The eVinci micro reactor can be fully factory built, fueled, and assembled. A plug-and-play interface allows for rapid onsite installation in less than 30 days. eVinci can operate on or off the grid in all weather conditions and temperatures. The deployable energy generator is ideal for industrial applications and district heating, the company claims. 


BWXT Advanced Technologies 

BWXT Technologies is a subsidiary of BWX Technologies and is based in Lynchburg, VA

SMR developer BWXT Technologies will build the first advanced nuclear microreactor in the United States. The nuclear solutions firm was selected by the U.S. Department of Defense’s (DoD) Strategic Capabilities Office to manufacture a full-scale mobile microreactor prototype to be delivered for testing to the Idaho National Laboratory in 2024. The microreactor will be built under a $300 million-valued cost-type contract, according to a company press release issued this summer.

>>>READ: X-energy Brings Advanced Nuclear Power Closer to Market Viability

“We are on a mission to design, build and test new nuclear technology to protect the environment while providing power, and we are thrilled with this competitively bid award after years of hard work by our design and engineering team,” said BWXT Advanced Technologies LLC President Joe Miller in June following the announcement. “The entire nuclear industry recognizes that advanced reactors are an important step forward to support growing power needs and significant carbon reduction imperatives.”


Kairos Power

Kairos Power engineers work to develop molten salt reactors

SMR maker Kairos Power is betting on high-temperature molten salt reactors to provide competitive, reliable, and responsible nuclear energy. The company touts its fluoride salt-cooled high temperature reactors (KP-FHR) as an affordable and long-term alternative to conventional sources of energy like natural gas, the country’s primary fuel of choice–according to data from the U.S. Energy Information Administration.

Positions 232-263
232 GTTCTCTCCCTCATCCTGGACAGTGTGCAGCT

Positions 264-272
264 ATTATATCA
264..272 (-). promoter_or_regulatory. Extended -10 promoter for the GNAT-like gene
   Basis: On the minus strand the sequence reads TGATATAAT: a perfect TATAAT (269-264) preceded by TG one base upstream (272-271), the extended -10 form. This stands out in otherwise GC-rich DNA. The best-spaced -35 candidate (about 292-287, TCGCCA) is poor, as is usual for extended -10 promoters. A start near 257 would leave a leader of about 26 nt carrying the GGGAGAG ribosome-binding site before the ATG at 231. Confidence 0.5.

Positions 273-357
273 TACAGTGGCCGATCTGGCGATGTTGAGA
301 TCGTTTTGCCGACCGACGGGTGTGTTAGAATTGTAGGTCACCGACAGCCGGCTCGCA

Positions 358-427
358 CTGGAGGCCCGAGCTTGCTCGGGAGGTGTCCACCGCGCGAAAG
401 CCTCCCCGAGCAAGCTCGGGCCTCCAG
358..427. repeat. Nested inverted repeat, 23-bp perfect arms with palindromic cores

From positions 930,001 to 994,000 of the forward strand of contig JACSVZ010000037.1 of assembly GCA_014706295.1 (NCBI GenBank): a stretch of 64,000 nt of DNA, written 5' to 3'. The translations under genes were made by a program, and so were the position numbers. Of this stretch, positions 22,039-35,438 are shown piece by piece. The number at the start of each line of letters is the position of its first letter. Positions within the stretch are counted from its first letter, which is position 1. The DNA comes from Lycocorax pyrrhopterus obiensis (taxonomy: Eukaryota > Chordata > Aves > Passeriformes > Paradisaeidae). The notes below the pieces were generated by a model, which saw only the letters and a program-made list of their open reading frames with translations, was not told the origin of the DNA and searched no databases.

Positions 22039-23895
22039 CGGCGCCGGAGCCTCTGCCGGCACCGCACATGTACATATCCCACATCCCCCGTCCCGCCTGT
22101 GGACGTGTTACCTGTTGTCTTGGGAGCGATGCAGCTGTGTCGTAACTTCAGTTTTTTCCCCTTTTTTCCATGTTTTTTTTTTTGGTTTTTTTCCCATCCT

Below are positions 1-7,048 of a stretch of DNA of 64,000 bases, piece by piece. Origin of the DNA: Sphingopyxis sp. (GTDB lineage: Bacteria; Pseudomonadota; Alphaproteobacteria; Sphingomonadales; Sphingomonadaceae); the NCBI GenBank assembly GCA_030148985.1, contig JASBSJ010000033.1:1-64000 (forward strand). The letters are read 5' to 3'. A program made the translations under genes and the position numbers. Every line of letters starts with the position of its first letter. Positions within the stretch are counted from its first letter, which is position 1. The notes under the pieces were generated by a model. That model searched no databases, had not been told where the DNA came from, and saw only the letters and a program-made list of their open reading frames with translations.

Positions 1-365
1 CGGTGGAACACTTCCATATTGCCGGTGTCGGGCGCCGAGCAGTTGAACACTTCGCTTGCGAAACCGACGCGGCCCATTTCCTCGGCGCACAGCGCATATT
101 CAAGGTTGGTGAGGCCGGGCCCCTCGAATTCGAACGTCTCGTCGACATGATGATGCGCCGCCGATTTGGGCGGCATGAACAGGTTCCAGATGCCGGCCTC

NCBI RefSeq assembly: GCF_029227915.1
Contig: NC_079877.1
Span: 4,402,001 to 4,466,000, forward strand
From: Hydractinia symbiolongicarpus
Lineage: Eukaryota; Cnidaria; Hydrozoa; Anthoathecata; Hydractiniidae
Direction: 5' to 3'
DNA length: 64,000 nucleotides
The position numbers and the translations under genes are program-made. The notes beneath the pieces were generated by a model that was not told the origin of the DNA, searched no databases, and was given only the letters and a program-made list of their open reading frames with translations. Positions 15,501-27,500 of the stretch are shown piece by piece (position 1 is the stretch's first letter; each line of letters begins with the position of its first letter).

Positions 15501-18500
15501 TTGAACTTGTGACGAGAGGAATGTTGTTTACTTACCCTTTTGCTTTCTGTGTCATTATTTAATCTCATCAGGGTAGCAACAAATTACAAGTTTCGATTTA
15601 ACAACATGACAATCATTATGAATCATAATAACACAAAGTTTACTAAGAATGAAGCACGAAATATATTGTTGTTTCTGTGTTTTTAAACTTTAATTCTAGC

The KP-FHR is a novel SMR technology with a near-zero carbon footprint and minimal water consumption featuring an accident-resistant design and dispatchable reactor. As U.S. natural gas use declines in the next decade or so, Kairos is poised to meet U.S. electricity demand with its innovative high-purity fluoride salt-powered technology. The company is aiming to complete an initial demonstration of its advanced nuclear reactor design by no later than 2030, according to Kairos Power co-founder and CEO Mike Laufer. 


SMRs offer governments across the world a chance to reduce emissions and provide reliable power to consumers. Thanks to innovators like those listed above, SMRs are quickly getting ready to be deployed at a global scale.  

Nathalie Voit is a freelance content creator and a graduate of the University of Florida. She is an alumni of The Heritage Foundation’s Young Leaders Program. 

The views and opinions expressed are those of the author’s and do not necessarily reflect the official policy or position of C3.

Copyright © 2020 Conservative Coalition for Climate Solutions